Wine of the Week: Texas Blanc du Bois

Categories: Wine Time

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Above: Blanc du Bois grapes from the 2010 harvest at the Cruz de Comal Winery in the Texas Hill Country.

To tell the story of winemaking in Texas today, we need to start with what happened in California back in the 1970s and the way wine has been marketed historically in the U.S.

When I was a child growing up in California during the early years of the "Me Decade," wine wasn't part of the fabric of our lives the way it is today. Back then, the future of wine had yet to be written in the U.S. and there were a handful of powerful winemakers in Northern California -- like Gallo and Mondavi -- who were determined to fold wine into the daily culinary routines of ordinary Americans. Taking their cue from the British, they looked to France for their model for fine wine, namely, Bordeaux and Burgundy. As a result, three grapes, more than any other, would define winemaking in our country: Cabernet Sauvignon and Merlot from Bordeaux and Chardonnay from Burgundy.

Unlike the fickle cold weather climate of its European models, conditions in Northern California offered grape growers relatively consistent weather for the production of fine wine. Ambitious Californian winemakers banked on the Golden State's generous sunshine and moderate summertime rainfall as they envisioned a new generation of wine drinkers to whom they could market their products. And their gamble paid off: Today, "Cab" and "Chard" are part of our nation's workaday vocabulary and Merlot has become a cinematic punchline.

When the boom of the 1990s inspired a new generation of winemakers across the U.S., they generally followed the Californian model -- in part because they, too, saw France as the apotheosis of fine wine, and in part because American consumers had been conditioned to ask for Cab, Chard, and Merlot when ordering wine. And in Texas, people planted... yep, you guessed, it: Cab, Chard, and Merlot.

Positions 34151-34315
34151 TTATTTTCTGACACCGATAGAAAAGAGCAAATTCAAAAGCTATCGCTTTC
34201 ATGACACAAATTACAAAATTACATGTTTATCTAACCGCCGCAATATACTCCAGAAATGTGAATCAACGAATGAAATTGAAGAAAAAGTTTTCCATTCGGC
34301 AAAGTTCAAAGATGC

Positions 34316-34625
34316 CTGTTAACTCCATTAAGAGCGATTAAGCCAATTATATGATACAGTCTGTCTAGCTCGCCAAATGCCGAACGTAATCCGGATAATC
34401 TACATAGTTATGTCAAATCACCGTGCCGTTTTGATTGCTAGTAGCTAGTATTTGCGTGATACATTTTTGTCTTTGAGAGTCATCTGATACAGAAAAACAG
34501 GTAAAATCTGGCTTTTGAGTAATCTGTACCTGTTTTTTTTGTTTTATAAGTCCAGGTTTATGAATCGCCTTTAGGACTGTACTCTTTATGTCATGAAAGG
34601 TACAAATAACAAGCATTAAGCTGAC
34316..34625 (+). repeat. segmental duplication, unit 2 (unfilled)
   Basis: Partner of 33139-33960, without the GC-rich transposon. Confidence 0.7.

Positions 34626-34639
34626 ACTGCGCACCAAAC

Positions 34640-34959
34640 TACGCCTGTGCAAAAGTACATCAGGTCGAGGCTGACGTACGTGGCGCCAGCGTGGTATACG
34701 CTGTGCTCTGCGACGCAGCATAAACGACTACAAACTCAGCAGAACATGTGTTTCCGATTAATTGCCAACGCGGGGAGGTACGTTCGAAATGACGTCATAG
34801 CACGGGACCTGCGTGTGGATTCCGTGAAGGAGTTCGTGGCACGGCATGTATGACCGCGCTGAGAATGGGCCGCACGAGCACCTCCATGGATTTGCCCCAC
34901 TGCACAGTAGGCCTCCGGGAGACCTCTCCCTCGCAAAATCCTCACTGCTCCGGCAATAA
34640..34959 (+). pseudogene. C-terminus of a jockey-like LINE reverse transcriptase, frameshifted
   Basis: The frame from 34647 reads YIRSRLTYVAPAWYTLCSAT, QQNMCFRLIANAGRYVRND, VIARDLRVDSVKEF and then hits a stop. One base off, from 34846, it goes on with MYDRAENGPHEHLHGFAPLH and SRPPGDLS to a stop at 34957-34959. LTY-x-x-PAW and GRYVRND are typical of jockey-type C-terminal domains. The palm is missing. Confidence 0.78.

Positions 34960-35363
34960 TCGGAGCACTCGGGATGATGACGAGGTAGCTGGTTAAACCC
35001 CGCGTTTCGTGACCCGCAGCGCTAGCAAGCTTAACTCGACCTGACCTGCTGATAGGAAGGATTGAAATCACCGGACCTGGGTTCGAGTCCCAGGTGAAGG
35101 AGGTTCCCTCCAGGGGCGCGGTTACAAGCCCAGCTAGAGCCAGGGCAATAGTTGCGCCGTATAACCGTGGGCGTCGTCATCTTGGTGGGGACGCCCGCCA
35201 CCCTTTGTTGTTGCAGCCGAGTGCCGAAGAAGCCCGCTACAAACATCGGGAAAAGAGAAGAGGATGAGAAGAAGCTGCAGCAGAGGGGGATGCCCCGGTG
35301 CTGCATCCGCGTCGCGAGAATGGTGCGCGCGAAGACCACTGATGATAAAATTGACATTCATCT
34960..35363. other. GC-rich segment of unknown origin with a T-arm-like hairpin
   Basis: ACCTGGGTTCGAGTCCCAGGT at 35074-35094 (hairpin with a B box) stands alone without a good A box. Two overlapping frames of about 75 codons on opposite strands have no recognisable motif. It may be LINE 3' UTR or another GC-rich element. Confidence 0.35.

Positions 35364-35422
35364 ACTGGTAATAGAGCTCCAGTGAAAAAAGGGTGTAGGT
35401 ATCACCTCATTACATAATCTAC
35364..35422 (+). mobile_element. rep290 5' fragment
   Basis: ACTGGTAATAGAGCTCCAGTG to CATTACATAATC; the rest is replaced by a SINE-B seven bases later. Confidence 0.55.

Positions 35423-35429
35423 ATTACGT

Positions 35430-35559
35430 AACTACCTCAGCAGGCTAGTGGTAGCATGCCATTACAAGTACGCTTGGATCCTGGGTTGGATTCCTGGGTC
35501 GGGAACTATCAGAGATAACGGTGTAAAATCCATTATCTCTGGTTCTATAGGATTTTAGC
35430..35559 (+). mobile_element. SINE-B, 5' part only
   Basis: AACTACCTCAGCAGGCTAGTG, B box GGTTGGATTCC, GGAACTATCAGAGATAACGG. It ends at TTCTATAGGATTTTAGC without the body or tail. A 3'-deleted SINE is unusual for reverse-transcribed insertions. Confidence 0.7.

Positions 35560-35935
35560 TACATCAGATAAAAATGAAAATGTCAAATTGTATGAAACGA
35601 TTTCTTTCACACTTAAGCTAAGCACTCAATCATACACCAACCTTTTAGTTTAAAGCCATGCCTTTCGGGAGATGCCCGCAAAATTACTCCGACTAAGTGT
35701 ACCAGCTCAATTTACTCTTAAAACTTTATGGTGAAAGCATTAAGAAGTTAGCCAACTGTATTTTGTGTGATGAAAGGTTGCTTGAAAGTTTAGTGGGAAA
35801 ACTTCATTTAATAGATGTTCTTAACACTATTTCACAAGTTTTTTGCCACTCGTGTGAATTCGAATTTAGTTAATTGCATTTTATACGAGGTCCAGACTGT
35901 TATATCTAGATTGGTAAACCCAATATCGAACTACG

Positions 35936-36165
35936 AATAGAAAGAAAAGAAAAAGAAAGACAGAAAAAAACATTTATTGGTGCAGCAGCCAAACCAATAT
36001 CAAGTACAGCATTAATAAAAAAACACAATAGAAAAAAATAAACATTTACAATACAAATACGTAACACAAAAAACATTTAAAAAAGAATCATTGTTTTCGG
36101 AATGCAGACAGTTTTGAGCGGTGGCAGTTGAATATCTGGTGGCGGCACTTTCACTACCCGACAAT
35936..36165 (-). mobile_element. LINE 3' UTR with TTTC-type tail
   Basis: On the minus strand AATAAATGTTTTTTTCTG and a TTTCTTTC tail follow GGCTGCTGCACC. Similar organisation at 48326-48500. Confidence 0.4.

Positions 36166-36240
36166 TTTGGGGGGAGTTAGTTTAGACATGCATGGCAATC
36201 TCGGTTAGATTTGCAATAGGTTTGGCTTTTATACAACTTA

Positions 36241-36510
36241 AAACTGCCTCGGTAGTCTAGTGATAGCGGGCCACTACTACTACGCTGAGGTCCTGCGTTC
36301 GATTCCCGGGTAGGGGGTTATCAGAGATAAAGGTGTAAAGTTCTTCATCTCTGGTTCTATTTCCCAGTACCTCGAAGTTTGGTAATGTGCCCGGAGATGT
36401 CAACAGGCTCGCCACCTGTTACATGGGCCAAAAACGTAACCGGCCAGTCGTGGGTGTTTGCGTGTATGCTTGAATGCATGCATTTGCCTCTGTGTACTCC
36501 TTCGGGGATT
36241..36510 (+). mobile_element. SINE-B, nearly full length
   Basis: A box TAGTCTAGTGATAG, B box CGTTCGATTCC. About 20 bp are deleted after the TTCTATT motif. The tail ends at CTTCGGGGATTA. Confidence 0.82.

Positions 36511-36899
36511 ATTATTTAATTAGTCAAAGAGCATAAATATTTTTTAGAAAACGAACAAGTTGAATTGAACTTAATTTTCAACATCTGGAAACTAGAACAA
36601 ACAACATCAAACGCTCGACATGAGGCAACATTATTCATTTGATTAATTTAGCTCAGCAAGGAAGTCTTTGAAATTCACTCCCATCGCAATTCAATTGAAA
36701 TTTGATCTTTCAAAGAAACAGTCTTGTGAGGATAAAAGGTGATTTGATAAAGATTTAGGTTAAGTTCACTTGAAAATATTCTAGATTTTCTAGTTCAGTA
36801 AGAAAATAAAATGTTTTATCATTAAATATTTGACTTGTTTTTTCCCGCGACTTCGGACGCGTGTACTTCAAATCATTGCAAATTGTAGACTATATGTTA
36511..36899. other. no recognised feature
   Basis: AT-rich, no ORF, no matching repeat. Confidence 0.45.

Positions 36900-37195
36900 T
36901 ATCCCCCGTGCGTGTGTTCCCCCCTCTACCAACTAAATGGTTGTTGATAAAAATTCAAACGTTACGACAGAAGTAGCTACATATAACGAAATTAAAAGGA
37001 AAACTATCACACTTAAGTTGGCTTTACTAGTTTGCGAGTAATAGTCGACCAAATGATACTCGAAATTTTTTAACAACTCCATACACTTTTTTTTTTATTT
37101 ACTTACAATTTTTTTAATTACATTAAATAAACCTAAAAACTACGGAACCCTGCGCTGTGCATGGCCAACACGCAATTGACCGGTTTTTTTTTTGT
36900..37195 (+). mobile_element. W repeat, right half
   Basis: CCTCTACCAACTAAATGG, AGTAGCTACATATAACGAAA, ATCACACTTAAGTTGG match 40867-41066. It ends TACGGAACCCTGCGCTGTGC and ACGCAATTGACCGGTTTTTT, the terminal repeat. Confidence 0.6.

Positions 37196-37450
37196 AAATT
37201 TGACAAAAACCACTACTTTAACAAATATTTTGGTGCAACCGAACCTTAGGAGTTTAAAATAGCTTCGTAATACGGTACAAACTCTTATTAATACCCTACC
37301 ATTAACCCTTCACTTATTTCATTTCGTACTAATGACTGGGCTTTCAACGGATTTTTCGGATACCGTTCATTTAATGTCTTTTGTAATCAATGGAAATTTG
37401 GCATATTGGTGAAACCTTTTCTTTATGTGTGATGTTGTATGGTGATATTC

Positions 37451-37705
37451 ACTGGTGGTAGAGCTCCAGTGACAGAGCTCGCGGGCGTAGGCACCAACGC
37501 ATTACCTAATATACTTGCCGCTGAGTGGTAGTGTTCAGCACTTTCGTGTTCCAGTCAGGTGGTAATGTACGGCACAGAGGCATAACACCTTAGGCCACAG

Few stopped to consider the fact that these grapes fare best in cold-weather climates, as in Bordeaux and Burgundy. Even sun-drenched California struggles to vinify these grape varieties without "corrective measures" in the cellar. As I wrote in last week's post about Texas Wines and the Final Frontier, acidification (i.e, the addition of acid to wine) is widely embraced in Texas, even for a consumer base that generally prefers wines with low acidity (in order to achieve balanced levels of acidity, grapes need a prolonged growing season with cool evenings; in hot climates, the grapes "cook" on the vine before achieving the desired acidity). As one Texas winemaker told me, "when people ask me if I acidify my wines, I tell them, 'this is Texas.'"

But there are a few courageous Texan winemakers who have planted grapes that you may have never heard of, like Blanc du Bois. I can't emphasize courageous enough: Blanc du Bois growers face enormous challenges in marketing their wines to a trade that has become complacent with easy-to-sell standbys like the usual suspects.